A girl holds The Washington Post of Monday, Ju...

The Washington Post of Monday, July 21st 1969  (Photo credit: Wikipedia)

As close followers of this blog will know I recently jumped from the commercial radio industry and back into the regional press industry after 18 years away. I loved every minute of radio and would highly recommend it as a career to anyone.

But being back in press has been great too – and I’ve learned so much over the last 6 or 7 months or so.

The Good

Its HUGE! The rumours of press decline, while clearly founded on the reality of the situation, do give something of a distorted perspective. Yes, its taken a beating, but its not in quite the perilous state some commentators will have you believe

Press still accounts for more than £2 billion in advertising revenue every year. For context, that’s four times more than commercial radios £500 million or so, and way more than Facebook manages in the UK at around £350 – 400 million. It’s still one of the biggest elements of the marketing mix for many businesses  alongside digital marketing and TV.

No one reads newspapers anymore right? Clearly not. If you take into account the newspaper brands online audiences across the country, and indeed the world, and at my groups news papers particularly, audiences are very healthy indeed.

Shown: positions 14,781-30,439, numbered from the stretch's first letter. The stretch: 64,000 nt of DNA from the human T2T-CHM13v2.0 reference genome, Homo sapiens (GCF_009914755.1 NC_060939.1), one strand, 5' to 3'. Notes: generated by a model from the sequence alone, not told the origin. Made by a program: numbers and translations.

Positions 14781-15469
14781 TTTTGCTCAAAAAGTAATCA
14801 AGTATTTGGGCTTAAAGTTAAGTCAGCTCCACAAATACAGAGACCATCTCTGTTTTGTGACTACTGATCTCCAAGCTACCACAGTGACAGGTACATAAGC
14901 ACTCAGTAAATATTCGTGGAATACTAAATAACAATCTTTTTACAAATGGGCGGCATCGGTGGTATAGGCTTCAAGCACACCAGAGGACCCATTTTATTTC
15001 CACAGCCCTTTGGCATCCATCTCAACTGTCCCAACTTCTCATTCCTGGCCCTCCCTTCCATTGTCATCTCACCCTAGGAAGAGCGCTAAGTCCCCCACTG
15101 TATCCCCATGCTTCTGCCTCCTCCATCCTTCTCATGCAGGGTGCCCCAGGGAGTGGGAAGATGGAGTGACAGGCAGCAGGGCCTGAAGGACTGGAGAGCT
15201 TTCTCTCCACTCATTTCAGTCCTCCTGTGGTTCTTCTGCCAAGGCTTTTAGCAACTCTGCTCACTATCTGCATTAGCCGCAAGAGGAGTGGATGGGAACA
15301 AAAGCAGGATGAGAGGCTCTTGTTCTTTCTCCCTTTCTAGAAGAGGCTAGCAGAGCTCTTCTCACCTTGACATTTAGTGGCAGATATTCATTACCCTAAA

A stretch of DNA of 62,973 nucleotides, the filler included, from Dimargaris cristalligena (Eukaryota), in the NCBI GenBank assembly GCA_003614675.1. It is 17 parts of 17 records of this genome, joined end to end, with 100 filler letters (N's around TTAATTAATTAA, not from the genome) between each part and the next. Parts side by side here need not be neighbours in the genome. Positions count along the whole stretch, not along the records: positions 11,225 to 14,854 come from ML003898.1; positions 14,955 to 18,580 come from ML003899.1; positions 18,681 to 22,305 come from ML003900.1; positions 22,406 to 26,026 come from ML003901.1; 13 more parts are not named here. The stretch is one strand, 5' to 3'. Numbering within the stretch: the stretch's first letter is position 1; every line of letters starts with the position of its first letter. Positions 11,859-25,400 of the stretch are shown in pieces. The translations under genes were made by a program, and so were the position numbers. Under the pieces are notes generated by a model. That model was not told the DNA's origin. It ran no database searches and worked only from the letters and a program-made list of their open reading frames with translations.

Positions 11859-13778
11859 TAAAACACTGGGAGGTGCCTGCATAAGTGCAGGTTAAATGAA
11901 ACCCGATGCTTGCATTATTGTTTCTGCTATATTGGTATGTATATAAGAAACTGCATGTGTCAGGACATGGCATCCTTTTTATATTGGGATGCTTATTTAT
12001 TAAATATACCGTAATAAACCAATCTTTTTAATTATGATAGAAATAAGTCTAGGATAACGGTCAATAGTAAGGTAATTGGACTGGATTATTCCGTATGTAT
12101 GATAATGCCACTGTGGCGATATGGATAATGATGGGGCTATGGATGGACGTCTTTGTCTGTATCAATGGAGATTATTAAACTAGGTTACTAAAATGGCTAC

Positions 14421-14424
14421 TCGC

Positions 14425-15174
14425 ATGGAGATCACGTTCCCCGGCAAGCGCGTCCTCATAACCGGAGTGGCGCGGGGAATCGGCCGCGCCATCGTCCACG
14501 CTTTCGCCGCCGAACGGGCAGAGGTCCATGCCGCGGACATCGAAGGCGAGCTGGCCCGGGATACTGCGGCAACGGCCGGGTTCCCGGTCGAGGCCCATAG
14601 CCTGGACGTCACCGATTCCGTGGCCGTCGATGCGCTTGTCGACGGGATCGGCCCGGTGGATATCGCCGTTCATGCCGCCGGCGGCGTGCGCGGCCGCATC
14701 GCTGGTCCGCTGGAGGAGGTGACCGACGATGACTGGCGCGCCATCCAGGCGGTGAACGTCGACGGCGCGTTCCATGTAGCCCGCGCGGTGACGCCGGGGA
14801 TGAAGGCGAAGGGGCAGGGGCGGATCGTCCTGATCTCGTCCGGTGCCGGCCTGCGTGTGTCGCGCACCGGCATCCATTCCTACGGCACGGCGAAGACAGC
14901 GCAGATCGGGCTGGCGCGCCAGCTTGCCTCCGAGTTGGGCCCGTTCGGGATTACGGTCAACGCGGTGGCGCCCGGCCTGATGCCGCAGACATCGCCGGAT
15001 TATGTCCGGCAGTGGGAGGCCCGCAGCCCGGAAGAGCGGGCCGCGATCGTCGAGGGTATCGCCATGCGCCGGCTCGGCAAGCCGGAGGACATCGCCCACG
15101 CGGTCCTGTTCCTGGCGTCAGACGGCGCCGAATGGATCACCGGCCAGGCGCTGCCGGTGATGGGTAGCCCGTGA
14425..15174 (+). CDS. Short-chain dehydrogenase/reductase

The South Wales Evening Posts websites are currently enjoying around 40% yr on yr growth – terrific figures!

OK not in print terms maybe, but combine all the websites and mobile sites and newspapers and magazines and you are talking about a very powerful medium, as powerful as its ever been.

Clearly the trick is to monetise that audience. But then again, Twitter and Facebook and everyone in between is feeling that precise same pinch.

And there are green shoots for press too. In the US a recent report talked about a 5% increase in ‘circulation’ revenues – first time for a decade maybe? And guess what, its driven by combined digital and print subscription bundles.

The Bad

Newspapers have lost a lot of confidence. I remember in the height of their power in the 90’s newspaper groups were incredible power houses of journalism comment and moneymaking prowess. Perhaps, as the ancient Greeks would have recognised anyway, due to the hubris shown at those times the cyclical and systemic changes to the media landscape have hit them particularly hard, but they have still internalised the pain and taken a slightly myopic view of the potential solutions.

At least till now. My own group has cracked it I think, with what is becoming known as David Montgomerys Transformation plan for ‘local’ press showing huge strides in its nascent weeks and months. Healthy profits and huge audience growths being the likely outcome of the first year.

And who would bet against Jeff Bezos, founder of Amazon? He’s just paid hundreds of millions of dollars to buy The Washington Post. Say what? Yes, its true. Perhaps the best known of the internet entrepreneurs of the last decade or so spending huge amounts to own a traditional media brand – albeit an enormously powerful media brand.

Amazon founder Jeff Bezos starts his High Orde...

Amazon founder Jeff Bezos (Photo credit: Wikipedia)

By there’s the answer I think – it’s about harassing the power of these brands and trying to once again make them profitable. Whether that’s down to revenue growth, or a reshaping of the business models, or more likely, somewhere in between, I’m not sure…

The Ugly

All this pain has made for a short term-ism and a sort of machismo that I can’t help think is holding the ‘new’ press back.

Its seems understandable that senior management want to watch the pennies and obsess over revenues, declining as they are.